Analysts expect January’s new-car sales to increase 6% over January 2011, reaching a seasonally adjusted annual rate of 13.4 million, Bloomberg News reports. That would fall short of the final months in 2011 — November and December saw a 13.6 million SAAR — but outpace the SAAR for the first 10 months of 2011. Why? Bloomberg cites familiar reasons: pent-up demand, declining unemployment, rising consumer confidence and higher credit availability — in essence, the factors expected to drive car sales through 2012. Analysts surveyed by Bloomberg expect Chrysler and Hyundai-Kia to post the largest sales gains among major automakers, while Honda and GM may see modest declines.
The consumer-confidence spin doesn’t add up, however. New York’s Conference Board released this month’s widely regarded Consumer Confidence Index, which stands at 61.1. That’s down from December’s 64.5 and January 2011’s 65.6, and it adds more static to this month’s otherwise upbeat economic news. Though unemployment has decreased month-over-month since last August and new-car sales have improved over the same span, new-home sales have also dipped, the Census Bureau reports.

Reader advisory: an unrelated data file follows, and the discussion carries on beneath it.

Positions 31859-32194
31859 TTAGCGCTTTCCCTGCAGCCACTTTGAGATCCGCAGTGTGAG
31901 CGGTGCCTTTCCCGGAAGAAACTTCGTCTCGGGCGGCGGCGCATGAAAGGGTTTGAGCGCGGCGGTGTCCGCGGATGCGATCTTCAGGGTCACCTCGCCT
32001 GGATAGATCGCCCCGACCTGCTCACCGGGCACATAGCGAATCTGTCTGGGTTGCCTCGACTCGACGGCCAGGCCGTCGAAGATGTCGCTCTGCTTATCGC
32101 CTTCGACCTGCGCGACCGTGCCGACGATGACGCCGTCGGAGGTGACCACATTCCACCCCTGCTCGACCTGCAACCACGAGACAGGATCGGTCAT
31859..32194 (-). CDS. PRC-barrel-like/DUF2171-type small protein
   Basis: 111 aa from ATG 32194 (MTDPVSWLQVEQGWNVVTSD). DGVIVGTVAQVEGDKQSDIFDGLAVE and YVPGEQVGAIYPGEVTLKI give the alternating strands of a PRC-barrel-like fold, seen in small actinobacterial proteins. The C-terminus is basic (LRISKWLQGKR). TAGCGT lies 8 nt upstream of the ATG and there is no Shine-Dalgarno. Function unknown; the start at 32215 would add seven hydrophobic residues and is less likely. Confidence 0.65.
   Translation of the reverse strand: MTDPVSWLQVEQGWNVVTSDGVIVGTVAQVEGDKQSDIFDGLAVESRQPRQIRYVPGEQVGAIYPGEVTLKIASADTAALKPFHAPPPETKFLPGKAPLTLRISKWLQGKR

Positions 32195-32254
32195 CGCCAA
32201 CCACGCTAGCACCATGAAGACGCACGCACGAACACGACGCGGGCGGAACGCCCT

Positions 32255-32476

Honda built fewer than 3 million cars worldwide in 2011, leading the Japanese automaker to slash profit expectations 65% for the fiscal year that ends in March, Automotive News reports. Hammered by natural disasters in Asia and a strengthening Japanese yen, Honda’s profits plunged for the final quarter of 2011. U.S. sales fell 7% in 2011, well below the industry’s 10% sales improvement.
In a widening investigation among automotive suppliers, Japanese companies Yazaki Corp. and Denso Corp. pleaded guilty for price-fixing on various car parts. Automotive News reports Yazaki will be fined $470 million — the largest criminal fine ever awarded for a Sherman Act antitrust violation — for fixing higher prices on two parts. Denso was fined $78 million.
Citing a decline in GM stock, the U.S. Treasury increased its loss estimate for its 2009 autos bailout to $23.77 billion, The Detroit News reports. That’s higher than the $23.6 billion forecasted earlier but far lower than previous estimates. The government initially projected losing $44 billion of the $85 billion package.